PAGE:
Have you ever sat in a single moment and thought about eternity? What did that look like for you? Maybe you imagine reincarnation. Maybe you think that there’s nothing after death. Maybe you think those who do wrong will suffer and those who do good will be in eternal bliss. Maybe you believe in an eternal state of being: Nirvana. No matter what your belief is, I invite you to read this to have a different perspective of a common Christian topic- Hell. Like some previous posts, I’d like to ask that no matter how hard this is to read, please press through. There is room at the table for everyone.

To start off, let’s look at the Bible.

“But the cowardly, the unbelieving, the vile, the murderers, the sexually immoral, those who practice magic arts, the idolaters and all liars- they will be consigned to the fiery lake of burning sulfur. This is the second death.” (Revelation 21:8)

To many, this sounds like a really good idea. The people who do the worst seem to get this ultimate punishment- eternal fire. Why would this be in the Bible? What does this have to do with Jesus? How is God relevant in this?

I want to take a moment to reflect on the words of Brian Zahnd: “What is the book of Revelation? It’s a prophetic critique of the Roman Empire. Read as such, it’s highly apropos for American Christians”. What does that have to do with us in the modern day and why is this so confusing? Shouldn’t the Bible be taken literally and as is? Well, you could take it that way, but you would be losing what the value of the scripture is. The book of Revelation was a critique as Brian stated, and the idea of the early church was that Jesus was coming back soon to take down the oppressive Roman government. He was peaceful during his life, but when he returns he will be a judge and warrior.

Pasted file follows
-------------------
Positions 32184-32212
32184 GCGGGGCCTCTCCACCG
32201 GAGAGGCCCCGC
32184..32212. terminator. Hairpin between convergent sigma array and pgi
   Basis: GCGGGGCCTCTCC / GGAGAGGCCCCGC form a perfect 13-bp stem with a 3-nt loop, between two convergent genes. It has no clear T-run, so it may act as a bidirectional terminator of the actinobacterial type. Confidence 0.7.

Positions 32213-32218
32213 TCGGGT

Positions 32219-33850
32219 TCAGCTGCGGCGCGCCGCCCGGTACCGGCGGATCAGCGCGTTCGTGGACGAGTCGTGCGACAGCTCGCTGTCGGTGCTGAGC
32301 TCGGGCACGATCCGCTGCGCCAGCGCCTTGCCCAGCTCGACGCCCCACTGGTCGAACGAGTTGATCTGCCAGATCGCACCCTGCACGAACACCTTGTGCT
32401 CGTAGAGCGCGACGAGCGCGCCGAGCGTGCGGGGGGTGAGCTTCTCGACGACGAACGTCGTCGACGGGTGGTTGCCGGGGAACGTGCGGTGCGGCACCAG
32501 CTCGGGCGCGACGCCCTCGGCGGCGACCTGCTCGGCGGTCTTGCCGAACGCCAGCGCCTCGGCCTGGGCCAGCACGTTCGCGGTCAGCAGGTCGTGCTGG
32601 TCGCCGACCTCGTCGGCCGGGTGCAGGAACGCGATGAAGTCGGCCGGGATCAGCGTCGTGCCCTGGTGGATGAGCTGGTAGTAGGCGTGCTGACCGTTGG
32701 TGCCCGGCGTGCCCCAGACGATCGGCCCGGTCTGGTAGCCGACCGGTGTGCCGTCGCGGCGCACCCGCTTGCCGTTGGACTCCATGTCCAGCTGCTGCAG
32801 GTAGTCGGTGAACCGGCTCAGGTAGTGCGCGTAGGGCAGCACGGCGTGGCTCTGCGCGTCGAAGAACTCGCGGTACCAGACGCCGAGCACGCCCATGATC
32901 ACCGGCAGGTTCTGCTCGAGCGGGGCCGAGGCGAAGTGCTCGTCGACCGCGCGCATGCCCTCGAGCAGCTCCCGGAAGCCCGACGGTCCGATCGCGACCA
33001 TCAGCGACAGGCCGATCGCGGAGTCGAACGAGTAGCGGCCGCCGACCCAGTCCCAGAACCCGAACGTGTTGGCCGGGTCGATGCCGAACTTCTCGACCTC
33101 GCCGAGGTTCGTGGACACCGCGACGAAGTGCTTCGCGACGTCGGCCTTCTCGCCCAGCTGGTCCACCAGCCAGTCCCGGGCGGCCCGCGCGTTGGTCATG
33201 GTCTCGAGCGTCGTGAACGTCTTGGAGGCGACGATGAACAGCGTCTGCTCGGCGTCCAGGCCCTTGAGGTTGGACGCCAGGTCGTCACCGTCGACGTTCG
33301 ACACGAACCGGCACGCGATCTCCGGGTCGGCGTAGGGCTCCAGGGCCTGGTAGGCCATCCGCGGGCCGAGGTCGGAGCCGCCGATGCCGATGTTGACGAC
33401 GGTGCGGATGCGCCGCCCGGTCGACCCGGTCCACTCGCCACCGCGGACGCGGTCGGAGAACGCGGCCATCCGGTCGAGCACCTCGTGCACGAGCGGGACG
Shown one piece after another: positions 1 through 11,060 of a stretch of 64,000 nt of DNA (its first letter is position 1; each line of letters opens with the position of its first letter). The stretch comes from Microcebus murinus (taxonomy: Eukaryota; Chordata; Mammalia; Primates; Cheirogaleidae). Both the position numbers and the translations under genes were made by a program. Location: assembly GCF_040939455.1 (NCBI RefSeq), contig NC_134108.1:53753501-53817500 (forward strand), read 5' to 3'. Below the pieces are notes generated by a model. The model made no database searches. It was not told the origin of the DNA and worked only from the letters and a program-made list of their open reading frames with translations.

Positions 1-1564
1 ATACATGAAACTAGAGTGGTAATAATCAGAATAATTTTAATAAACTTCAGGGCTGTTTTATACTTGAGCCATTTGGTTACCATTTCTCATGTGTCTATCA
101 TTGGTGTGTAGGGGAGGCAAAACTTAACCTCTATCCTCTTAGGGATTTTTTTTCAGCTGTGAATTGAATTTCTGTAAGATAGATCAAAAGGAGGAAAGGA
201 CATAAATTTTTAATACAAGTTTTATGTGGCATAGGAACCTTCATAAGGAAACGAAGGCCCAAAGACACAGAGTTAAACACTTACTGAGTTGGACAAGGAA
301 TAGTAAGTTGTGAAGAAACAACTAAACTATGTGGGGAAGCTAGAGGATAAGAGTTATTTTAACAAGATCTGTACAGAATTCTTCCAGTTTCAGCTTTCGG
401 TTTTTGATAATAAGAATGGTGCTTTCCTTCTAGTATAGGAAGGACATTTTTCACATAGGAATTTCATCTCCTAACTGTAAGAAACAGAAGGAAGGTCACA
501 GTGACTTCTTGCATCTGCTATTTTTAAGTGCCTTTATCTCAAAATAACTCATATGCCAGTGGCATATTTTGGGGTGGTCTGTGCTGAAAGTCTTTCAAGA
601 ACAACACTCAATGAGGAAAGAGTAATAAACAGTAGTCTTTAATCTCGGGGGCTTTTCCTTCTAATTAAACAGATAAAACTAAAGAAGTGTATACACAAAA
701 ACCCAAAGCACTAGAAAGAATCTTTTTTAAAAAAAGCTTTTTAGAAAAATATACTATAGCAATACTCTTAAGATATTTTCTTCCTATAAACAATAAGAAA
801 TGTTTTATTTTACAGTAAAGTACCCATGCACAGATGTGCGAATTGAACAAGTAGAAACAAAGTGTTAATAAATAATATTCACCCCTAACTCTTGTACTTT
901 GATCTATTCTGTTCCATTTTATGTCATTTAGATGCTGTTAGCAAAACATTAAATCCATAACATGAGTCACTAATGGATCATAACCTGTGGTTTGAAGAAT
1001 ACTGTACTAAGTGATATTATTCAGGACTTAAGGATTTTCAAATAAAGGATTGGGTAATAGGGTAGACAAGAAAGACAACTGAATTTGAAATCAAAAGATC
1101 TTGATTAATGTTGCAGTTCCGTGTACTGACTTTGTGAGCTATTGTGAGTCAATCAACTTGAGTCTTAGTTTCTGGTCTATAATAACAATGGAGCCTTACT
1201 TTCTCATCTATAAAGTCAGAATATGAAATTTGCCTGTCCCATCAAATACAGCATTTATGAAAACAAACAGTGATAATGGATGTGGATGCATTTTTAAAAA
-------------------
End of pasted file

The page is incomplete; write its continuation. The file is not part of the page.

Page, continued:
“Once again, the kingdom of heaven is like a net that was let down into the lake and caught all kinds of fish. When it was full, the fishermen pulled it up on the shore. Then they sat down and collected the good fish in baskets, but threw the bad away. This is how it will be at the end of the age. The angels will come and separate the wicked from the righteous and throw them into the blazing furnace, where there will be weeping and gnashing of teeth. “Have you understood all these things?” Jesus asked. “Yes,” they replied. He said to them, “Therefore every teacher of the law who has become a disciple in the kingdom of heaven is like the owner of a house who brings out of his storeroom new treasures as well as old.” (Matthew 13:47-52)

This one seems pretty obvious. God is going to separate those who are good and those who are bad. The good ones go to Heaven and the bad ones go to Hell. That’s a great way to read it at face value, but it’s much deeper than that. Let’s look at history. It’s 30AD and you’re a Jew living in Israel. You’re a human, so naturally, you have trash. What do you do with that trash? In that time, cities were surrounded by walls to keep good things in and harmful things out. This means trash among other things. Trash would pile up outside of the wall and naturally attract animals such as lions and dogs. Unused food waste naturally attracts animals.

There’s something a little bit deeper here. These attractive spots for hostile animals were also places where authorities judged and tried criminals. At the darkest time of night, they would be lowered by rope into the trash where the lions and dogs roamed in search of food. If the person in the trial was found alive, they were usually insane and their teeth would be ground to almost nothing from the torture. Imagine such weeping in the darkness where a person gnashes their teeth to a stub. Jesus was talking about a physical place, not a metaphysical place.